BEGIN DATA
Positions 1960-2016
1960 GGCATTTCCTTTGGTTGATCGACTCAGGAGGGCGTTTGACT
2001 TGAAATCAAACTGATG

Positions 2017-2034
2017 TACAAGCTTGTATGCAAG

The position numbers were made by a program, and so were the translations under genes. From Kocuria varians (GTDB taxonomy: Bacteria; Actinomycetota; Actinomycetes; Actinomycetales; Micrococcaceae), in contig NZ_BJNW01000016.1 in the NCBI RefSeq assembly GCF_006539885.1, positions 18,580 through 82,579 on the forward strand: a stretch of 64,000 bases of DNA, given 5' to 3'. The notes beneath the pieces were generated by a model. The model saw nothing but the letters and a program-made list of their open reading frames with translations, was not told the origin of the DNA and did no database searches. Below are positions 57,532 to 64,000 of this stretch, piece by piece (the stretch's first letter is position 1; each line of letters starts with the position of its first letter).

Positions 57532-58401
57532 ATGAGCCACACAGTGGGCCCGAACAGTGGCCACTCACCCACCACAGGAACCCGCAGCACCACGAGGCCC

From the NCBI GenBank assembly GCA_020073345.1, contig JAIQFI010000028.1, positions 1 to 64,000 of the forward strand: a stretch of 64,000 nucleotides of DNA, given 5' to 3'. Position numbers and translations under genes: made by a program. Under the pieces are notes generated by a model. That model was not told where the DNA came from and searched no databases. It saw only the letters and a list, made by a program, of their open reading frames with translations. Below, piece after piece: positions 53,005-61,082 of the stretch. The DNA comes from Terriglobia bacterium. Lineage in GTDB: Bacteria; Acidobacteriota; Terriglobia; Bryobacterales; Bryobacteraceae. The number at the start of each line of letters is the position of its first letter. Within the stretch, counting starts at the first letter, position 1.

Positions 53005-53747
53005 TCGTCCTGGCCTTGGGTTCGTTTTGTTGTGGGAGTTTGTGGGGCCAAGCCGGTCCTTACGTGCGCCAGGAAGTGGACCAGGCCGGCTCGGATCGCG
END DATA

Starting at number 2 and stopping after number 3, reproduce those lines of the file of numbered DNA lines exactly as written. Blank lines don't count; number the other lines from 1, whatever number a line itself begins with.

1960 GGCATTTCCTTTGGTTGATCGACTCAGGAGGGCGTTTGACT
2001 TGAAATCAAACTGATG